A thermal evaporation (TE) component typically consists of power supply rods, usually fashioned from thick copper, mounted to feedthroughs that allow transmission of current from an air-side power supply network through to a high-vacuum process chamber.
Clamped between the power legs is a resistive support on which the material to be evaporated (the evaporant) is placed—this is commonly referred to as the source. Figure 1 shows a Moorfield type TE1 assembly. The source has box-type shielding for improved efficiency and restricting emission of IR and deposition material in unwanted directions.
During operation, electrical current passes through the supply rods and into the source. The electrical properties of the source allow for resistive heating to high temperatures (depending on the source type), which, in turn, heats the supported evaporant. Under these conditions, the evaporant will melt and evaporate (or sublime) releasing vapor that moves up through the chamber vacuum to coat a substrate.
Thermal evaporation is suitable for depositing a wide range of materials. To a large extend, the capability of the technique is subject to the type of source fitted. Sources are typically fabricated from tungsten, tantalum or molybdenum, and come in several different forms, e.g. boats, baskets (including those suitable for supporting crucibles), filaments and coated rods. Some of these are showed in Figure 2, and described below.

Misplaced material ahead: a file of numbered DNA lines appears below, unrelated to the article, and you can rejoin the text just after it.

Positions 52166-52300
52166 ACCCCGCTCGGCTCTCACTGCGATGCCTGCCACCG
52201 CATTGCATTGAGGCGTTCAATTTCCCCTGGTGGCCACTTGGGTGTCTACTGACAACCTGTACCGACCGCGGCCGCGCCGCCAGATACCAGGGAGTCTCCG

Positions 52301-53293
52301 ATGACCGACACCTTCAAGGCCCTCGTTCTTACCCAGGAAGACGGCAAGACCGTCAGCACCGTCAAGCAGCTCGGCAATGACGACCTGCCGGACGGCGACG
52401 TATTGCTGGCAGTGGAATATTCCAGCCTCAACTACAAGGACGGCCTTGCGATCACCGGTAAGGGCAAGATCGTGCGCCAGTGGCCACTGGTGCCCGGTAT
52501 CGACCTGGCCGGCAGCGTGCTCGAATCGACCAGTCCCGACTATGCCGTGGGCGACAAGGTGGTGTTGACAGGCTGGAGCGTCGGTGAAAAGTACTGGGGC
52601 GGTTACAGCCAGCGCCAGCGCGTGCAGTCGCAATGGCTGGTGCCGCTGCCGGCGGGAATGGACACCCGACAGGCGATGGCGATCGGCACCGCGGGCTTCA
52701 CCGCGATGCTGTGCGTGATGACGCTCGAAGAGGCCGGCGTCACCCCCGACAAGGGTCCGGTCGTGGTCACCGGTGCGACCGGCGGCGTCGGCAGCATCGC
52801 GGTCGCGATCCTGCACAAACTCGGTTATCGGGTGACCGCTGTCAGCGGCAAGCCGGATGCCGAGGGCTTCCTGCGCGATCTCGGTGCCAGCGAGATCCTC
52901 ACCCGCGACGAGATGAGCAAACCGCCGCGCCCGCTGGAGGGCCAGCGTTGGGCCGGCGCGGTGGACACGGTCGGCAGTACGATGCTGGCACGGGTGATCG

These are a common choice and come in a variety of sizes. In general, for the same evaporant, larger boats require higher powers for the same deposition rate and allow for greater maximum deposition rates.
Alumina coated boats
Can be used for evaporants that exhibit high adhesion to source materials, providing a surface that resists wetting. It should be noted however that these boats require a higher current to achieve similar temperatures. This type is often preferred for valuable materials.
Are ideal if the user is less concerned with material losses versus using a boat. Baskets also allow for higher deposition rates with the same current due to generally high source voltages. Material is emitted in all directions from a basket; box shielding can be used to contain stray deposition. Baskets can be fitted with crucibles, often used for precious metals (restricts wastage) or where a large volume of evaporant needs to be supported.
Are useful in situations where thermal evaporation is not possible using the forms detailed above, due to high evaporation temperatures that would require very-high currents for boat/basket sources not available using standard power supplies. For example, for chromium, it is common to use Cr-coated rods that allow for high temperatures using relatively low currents.